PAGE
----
Worrying Low Ball Edouard Transfer Talk, Money Back Only on Ntcham and Celtic’s Transfer Policy under the Spotlight

Andy Walker reckons that Celtic will have to seriously consider low-ball offers from clubs looking to pick up a bargain buy in Glasgow this summer and that in Odsonne Edouard, a player who has been far from his best for most of the season, his transfer fee could end up being as low as £15m.

Celtic were looking at a figure of between £30-40m for the former PSG striker – who remember cost around £10m when he signed for Celtic from the French Champions. And with PSG having a well documented sell-on clause the healthy profit on the player could be evaporating right under the Celtic Board’s noses amid a covid devaluation in transfer values, the player’s underwhelming form and of course the fact that his contract will only have one year to run after this season.

(Photo by Ian MacNicol/Getty Images)

We have already seen how Marseille have been able to take Olivier Ntcham on loan with an option at £4.5m to buy in the summer – this after previously rejecting an offer of £13.5m from Porto for the former Manchester City midfielder who Celtic paid £4.5m for – so there is no profit on that one.

“Odsonne Edouard realises that he’s got ability and is worth a lot of money. How much? I’m not sure, as he’s not been firing on all cylinders,” Walker told Sky Sports Scottish Football Podcast.

“Let’s say they paid £9m for him but any player who switches off – I think that’s alarming for any potential suitor.

“I know that it’s your job as the manager and the coaching staff to keep players on board but Edouard, Ntcham and a few others didn’t get the moves that they were expecting last summer.

(Photo by Mark Runnacles/Getty Images)

“Neil Lennon highlighted as much after the defeat to Ferencvaros. He wanted players to just leave, but that was just one of the problems that Celtic had at the start of the season.

“Edouard didn’t appear totally committed, and I think now he realises it’s not so long until the summer transfer window. He’ll get his move now, so how much money will Celtic get for him?

“It all depends on how much they’re willing to accept, but if they got anything around £15m now I think you’re absolutely doing business.”

Last night we published a review of Celtic’s transfer dealings over the past decade which was written by Paul Foley and it is well worth reading of you missed it first time around…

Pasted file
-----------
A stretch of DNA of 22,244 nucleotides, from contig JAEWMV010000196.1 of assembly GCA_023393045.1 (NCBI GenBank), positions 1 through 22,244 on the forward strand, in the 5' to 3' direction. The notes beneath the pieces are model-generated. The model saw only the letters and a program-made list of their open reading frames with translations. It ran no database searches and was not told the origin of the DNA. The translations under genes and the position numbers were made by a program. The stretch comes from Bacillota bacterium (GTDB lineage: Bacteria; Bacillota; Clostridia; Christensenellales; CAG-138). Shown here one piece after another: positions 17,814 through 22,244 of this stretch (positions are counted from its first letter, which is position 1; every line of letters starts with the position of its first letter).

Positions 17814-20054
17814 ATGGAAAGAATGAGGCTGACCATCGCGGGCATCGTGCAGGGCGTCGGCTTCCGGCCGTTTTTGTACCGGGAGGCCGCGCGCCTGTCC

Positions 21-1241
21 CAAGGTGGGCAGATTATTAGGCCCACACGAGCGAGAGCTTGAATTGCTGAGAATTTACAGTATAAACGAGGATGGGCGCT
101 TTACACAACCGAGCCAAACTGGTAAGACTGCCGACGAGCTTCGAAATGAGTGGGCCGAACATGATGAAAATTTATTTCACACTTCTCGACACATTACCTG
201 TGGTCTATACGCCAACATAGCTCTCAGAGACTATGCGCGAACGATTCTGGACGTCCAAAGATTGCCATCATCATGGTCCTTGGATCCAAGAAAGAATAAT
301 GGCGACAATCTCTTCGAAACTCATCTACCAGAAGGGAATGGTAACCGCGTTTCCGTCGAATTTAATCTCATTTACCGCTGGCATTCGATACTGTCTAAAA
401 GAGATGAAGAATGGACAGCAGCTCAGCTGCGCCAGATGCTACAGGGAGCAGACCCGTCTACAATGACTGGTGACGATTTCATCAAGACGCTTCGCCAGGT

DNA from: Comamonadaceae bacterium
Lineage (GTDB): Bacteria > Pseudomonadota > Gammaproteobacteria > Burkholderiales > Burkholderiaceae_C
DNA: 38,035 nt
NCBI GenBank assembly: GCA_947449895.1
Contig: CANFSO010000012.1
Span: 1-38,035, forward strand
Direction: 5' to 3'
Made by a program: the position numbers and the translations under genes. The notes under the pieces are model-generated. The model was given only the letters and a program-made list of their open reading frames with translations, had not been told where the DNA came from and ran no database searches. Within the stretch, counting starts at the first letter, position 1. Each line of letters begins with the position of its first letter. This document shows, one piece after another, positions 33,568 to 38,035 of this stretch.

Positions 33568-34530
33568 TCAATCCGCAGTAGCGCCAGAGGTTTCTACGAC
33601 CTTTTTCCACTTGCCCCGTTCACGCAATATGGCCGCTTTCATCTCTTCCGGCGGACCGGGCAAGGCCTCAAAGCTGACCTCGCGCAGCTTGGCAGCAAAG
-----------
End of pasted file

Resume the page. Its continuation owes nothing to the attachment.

Celtic, Our Transfer Market Performance from the 2010/11 season until Present Day

Earlier this week Paul Foley provided the Celtic support with a Review, on the basis that someone had to do it! In this Review Paul looked at Celtic’s financial performance from 2010/11 to the present day and you can catch up with this below, before reading the second part of this project which looks at Celtic, Our Transfer Market Performance from the 2010/11 season until Present Day.

So here’s where you can read…The Celtic Star Review – Celtic’s Financial Performance, 2010/11 to Present Day

Now that you’ve read that Review here’s how Celtic have got on in the transfer market over the same period, again written by Paul Foley.

Please note the figures used within this article are estimates in places where no published information is available. Sources that have been used include the official Celtic accounts for each year since 2010/11 until 2019/20; reporting of fees at the time the transfer went through.

With the forthcoming retirement of Peter Lawwell from Celtic and having reflected on our financial performance during this period which shows how important our transfer business is to the club, I thought it would be interesting to reflect on how we have performed over the past decade in the transfer market. Given we will be entering the summer window looking at a substantial player turnover; both in and out of the club I thought it would be useful to see what I could take from our transfer dealings over the last decade.